By Daniel DePetris
The civil war in Yemen reached a grim milestone this week when Jamie McGoldrick, the U.N.'s resident humanitarian coordinator, spoke to reporters in Sana'a and released new figures that point to an immense, but ongoing tragedy in that country. At least 10,000 people, McGoldrick reported, have been killed in Yemen since the war escalated when a Saudi Arabia-led coalition began a bombing campaign against the Houthi rebellion in March 2015.
The figure is a dramatic jump from the U.N.'s previous estimate of roughly 6,000 deaths, but is very likely to be a conservative guess. "The figures we have are probably incomplete because we take the numbers from functioning health services, and in some of these areas there are no functioning health services," McGoldrick said. "People get killed or die and are actually buried before they are recorded, and we don't have a way of recording that."
While 10,000 fatalities may sound like a disturbing number at first glance, it is quite low when one takes into account how ferocious and indiscriminate the Saudi air campaign has been over the past year and a half and how inhumane Houthi militiamen have fought the war.
While the Obama administration is loath to acknowledge it in public, unconditional U.S. military and intelligence support for the Saudi operation in Yemen has contributed to the deaths and the country's humanitarian misery. Major weapons agreements to the Saudis like the November 2015 sale of $1.29 billion in air-to-ground munitions are the kinds of deals that permit Riyadh to sustain their military operation in Yemen over the last eighteen months. Unfortunately, these same weapons sales have had- and continue to have- a terrible impact on Yemen's civilian population. Innocent men, women, and children who have no role in the conflict whatsoever are often killed from U.S.-manufactured bombs dropped by U.S.-sold platforms, which are flying in the air thanks to mid-air refueling conducted by U.S. aircraft.
Thankfully, the Arms Export Control Act that governs the sale and transfer of U.S. weapons systems, ammunition, and spare parts to foreign countries has a provision in the law that provides the U.S. Congress with an opportunity to block a sale from going through. Any member of Congress can introduce a resolution blocking a weapons sale within 30 days of the President notifying Congress of a prospective deal in the works. And any member of Congress can ensure that this resolution gets a debate and vote on the floor of the House or Senate through a discharge position, which automatically brings up the legislation if the Foreign Relations or Foreign Affairs Committees haven't acted after 10 days.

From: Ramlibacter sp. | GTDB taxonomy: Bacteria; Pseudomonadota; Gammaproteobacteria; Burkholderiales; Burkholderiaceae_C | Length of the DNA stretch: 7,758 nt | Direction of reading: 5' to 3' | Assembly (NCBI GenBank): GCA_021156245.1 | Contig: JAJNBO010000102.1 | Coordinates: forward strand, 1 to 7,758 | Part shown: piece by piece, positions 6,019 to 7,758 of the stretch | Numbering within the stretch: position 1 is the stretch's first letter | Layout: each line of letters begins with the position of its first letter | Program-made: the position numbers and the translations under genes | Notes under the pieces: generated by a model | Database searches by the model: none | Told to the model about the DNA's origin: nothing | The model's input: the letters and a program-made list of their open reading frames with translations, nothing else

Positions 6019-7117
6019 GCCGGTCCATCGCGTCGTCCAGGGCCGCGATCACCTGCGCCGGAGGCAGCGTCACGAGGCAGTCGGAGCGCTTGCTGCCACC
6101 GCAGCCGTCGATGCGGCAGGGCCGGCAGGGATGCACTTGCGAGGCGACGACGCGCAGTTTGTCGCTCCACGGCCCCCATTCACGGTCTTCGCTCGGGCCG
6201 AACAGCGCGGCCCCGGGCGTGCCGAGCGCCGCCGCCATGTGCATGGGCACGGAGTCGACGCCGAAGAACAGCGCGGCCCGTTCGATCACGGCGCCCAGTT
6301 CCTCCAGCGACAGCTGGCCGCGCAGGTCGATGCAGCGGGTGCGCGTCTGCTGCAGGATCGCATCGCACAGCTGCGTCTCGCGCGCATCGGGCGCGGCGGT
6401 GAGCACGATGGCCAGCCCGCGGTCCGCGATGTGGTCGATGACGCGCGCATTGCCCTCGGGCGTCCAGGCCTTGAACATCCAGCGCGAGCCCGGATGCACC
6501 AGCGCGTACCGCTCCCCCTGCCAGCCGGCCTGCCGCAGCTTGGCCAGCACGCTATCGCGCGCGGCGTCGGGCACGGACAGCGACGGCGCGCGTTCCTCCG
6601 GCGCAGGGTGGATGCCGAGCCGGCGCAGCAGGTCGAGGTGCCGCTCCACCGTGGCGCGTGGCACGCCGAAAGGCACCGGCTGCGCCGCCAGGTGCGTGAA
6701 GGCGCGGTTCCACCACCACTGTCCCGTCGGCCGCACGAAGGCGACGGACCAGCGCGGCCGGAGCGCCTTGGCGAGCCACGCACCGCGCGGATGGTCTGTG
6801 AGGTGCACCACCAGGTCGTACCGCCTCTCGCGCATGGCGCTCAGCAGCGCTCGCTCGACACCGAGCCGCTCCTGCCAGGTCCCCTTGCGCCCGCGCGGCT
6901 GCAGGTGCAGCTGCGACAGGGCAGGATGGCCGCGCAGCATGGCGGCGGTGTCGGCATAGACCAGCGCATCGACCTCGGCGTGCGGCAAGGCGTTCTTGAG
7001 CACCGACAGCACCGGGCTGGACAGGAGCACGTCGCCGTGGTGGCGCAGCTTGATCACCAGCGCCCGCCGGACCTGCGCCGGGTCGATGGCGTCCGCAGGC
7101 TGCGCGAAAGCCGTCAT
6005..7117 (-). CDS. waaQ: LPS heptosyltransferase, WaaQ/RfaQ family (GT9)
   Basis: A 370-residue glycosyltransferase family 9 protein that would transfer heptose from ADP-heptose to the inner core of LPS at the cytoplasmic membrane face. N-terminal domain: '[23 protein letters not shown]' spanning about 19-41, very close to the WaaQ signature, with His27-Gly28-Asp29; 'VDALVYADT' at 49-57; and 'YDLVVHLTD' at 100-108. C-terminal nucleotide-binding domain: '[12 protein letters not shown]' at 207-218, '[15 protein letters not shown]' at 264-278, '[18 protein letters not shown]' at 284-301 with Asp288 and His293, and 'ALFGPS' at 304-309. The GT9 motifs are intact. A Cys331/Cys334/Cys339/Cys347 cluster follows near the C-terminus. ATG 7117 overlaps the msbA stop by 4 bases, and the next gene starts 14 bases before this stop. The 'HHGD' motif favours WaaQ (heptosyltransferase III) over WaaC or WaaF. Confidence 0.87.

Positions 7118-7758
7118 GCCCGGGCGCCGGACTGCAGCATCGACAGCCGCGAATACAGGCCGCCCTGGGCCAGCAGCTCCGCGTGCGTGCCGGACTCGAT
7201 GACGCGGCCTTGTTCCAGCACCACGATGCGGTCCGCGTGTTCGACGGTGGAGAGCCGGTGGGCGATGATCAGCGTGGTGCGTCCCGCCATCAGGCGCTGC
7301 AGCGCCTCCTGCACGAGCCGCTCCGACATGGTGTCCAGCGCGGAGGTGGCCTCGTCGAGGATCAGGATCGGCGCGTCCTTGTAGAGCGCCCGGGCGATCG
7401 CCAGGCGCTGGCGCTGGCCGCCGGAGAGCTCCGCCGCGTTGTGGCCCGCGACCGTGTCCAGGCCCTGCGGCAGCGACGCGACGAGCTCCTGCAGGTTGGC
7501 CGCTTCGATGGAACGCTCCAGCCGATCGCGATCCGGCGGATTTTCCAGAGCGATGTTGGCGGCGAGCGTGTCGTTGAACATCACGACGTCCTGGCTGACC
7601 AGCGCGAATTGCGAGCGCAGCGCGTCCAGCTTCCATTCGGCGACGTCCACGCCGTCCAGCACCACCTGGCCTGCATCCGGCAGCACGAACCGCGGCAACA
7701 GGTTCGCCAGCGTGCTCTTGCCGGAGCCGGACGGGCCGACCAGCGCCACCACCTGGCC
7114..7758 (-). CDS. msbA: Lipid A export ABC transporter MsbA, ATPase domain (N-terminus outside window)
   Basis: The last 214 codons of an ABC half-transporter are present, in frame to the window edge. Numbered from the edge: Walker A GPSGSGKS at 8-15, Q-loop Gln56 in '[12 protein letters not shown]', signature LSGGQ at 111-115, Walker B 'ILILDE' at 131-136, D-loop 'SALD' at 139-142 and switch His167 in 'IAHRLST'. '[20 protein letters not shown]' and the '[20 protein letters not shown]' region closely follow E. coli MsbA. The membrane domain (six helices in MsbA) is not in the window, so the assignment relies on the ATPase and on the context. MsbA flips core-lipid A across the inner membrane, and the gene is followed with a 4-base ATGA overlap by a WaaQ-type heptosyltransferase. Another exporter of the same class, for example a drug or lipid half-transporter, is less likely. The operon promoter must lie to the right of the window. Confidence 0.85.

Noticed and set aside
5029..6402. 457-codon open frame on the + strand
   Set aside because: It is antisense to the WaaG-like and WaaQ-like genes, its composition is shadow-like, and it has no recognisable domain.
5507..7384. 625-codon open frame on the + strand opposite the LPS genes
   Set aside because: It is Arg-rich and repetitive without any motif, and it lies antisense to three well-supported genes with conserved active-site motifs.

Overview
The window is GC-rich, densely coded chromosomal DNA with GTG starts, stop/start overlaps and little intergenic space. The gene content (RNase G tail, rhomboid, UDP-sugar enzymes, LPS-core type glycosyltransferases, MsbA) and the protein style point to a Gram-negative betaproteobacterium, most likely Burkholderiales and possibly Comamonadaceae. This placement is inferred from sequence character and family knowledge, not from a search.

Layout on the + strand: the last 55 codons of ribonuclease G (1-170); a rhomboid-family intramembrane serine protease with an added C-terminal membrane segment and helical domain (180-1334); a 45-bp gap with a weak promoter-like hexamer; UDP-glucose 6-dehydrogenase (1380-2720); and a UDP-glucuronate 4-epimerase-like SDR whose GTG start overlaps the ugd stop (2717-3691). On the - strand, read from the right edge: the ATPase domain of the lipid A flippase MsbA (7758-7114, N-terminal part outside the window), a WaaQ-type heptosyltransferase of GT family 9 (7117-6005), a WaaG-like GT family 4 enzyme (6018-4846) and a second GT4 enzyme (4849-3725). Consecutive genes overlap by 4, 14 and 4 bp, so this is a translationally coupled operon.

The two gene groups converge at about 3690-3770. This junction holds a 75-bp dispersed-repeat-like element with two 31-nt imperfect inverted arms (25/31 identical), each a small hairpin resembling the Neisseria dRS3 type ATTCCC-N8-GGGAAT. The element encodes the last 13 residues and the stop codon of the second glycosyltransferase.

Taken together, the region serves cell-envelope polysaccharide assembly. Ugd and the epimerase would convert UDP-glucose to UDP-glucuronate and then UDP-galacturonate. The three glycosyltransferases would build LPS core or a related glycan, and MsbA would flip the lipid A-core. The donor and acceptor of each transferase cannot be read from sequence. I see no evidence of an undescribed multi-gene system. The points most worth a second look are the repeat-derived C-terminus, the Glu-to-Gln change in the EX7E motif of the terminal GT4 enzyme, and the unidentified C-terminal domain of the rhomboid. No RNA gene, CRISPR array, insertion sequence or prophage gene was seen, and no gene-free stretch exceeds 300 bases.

Senator Rand Paul of Kentucky used this discharge maneuver to force his Senate colleagues to debate the wisdom of selling F-15 aircraft to Pakistan earlier this year. His effort failed, but Paul was able to singlehandedly coerce the Senate into performing its oversight responsibility.
A $1.15 billion sale of M1A1 Abrams tanks to the Saudis that was sent to Congress in early August is yet another opportunity for lawmakers who believe in congressional oversight of U.S. foreign policy to exhibit that oversight. 64 members of the House have written a bipartisan letter to the White House asking President Obama to delay any transfer of U.S. weapons systems to Riyadh until Congress is back in session and able to scrutinize the sale more closely.
"We are concerned," the letter reads, "that the timing of this notification during the August congressional recess could be interpreted to mean that Congress has little time to consider the arms deal when it returns from recess within the 30 day window established by law.” It is therefore incumbent on the White House to delay the sale until Congress is back in town after Labor Day.
Whether or not the White House decides to work with Congress by extending the review process is uncertain. Technically, the executive branch has followed the law by simply notifying Congress that the administration intends to proceed with an agreement with the Saudis. What 64 House members are asking for is the White House to go the extra mile and provide the time they need to fulfill their duties under the Arms Export Control Act.
The White House's final decision on this matter should not discount the mere existence of the letter and the bipartisan list of lawmakers who chose to sign it. During the past three decades, Congress has only successfully passed a resolution blocking an arms deal with a foreign nation once- a vote that was vetoed by President Ronald Reagan at the time and sustained by razor-thin margins.
When the President and Secretary of State attempt to sell weapons to a foreign nation, the agreement is typically approved without much (if any) opposition from Congress. What the joint letter on the latest sale to Riyadh tells us, however, is a minority of Republicans and Democrats in the House—joined by Rand Paul and Chris Murphy in the Senate—want Congress to become a far more aggressive player in the conservation.
It's a development that will hopefully expand to the majority of their colleagues and one that the American people should encourage. As Sen. Murphy has said, "Congress needs to get back in the game."
Daniel DePetris ia a fellow at Defense Priorities.
This piece was originally published by The Washington Examiner on September 8, 2016. Read more HERE.